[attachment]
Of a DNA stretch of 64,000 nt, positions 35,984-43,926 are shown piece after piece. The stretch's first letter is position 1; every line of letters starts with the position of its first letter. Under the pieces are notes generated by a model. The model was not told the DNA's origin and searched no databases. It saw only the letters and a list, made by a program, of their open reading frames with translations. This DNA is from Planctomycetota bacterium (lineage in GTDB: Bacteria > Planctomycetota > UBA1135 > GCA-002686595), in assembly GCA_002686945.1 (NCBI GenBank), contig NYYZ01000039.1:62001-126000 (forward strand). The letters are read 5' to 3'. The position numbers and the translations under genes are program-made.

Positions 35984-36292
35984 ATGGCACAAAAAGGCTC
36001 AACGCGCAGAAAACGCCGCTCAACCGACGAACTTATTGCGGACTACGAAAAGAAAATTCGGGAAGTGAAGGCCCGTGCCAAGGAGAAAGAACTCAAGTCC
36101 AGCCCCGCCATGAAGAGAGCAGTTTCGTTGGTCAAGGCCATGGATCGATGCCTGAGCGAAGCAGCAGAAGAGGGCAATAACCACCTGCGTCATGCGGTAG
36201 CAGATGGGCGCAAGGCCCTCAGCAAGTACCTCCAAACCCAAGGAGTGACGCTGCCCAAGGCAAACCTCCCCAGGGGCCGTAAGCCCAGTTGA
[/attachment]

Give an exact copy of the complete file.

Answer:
Of a DNA stretch of 64,000 nt, positions 35,984-43,926 are shown piece after piece. The stretch's first letter is position 1; every line of letters starts with the position of its first letter. Under the pieces are notes generated by a model. The model was not told the DNA's origin and searched no databases. It saw only the letters and a list, made by a program, of their open reading frames with translations. This DNA is from Planctomycetota bacterium (lineage in GTDB: Bacteria > Planctomycetota > UBA1135 > GCA-002686595), in assembly GCA_002686945.1 (NCBI GenBank), contig NYYZ01000039.1:62001-126000 (forward strand). The letters are read 5' to 3'. The position numbers and the translations under genes are program-made.

Positions 35984-36292
35984 ATGGCACAAAAAGGCTC
36001 AACGCGCAGAAAACGCCGCTCAACCGACGAACTTATTGCGGACTACGAAAAGAAAATTCGGGAAGTGAAGGCCCGTGCCAAGGAGAAAGAACTCAAGTCC
36101 AGCCCCGCCATGAAGAGAGCAGTTTCGTTGGTCAAGGCCATGGATCGATGCCTGAGCGAAGCAGCAGAAGAGGGCAATAACCACCTGCGTCATGCGGTAG
36201 CAGATGGGCGCAAGGCCCTCAGCAAGTACCTCCAAACCCAAGGAGTGACGCTGCCCAAGGCAAACCTCCCCAGGGGCCGTAAGCCCAGTTGA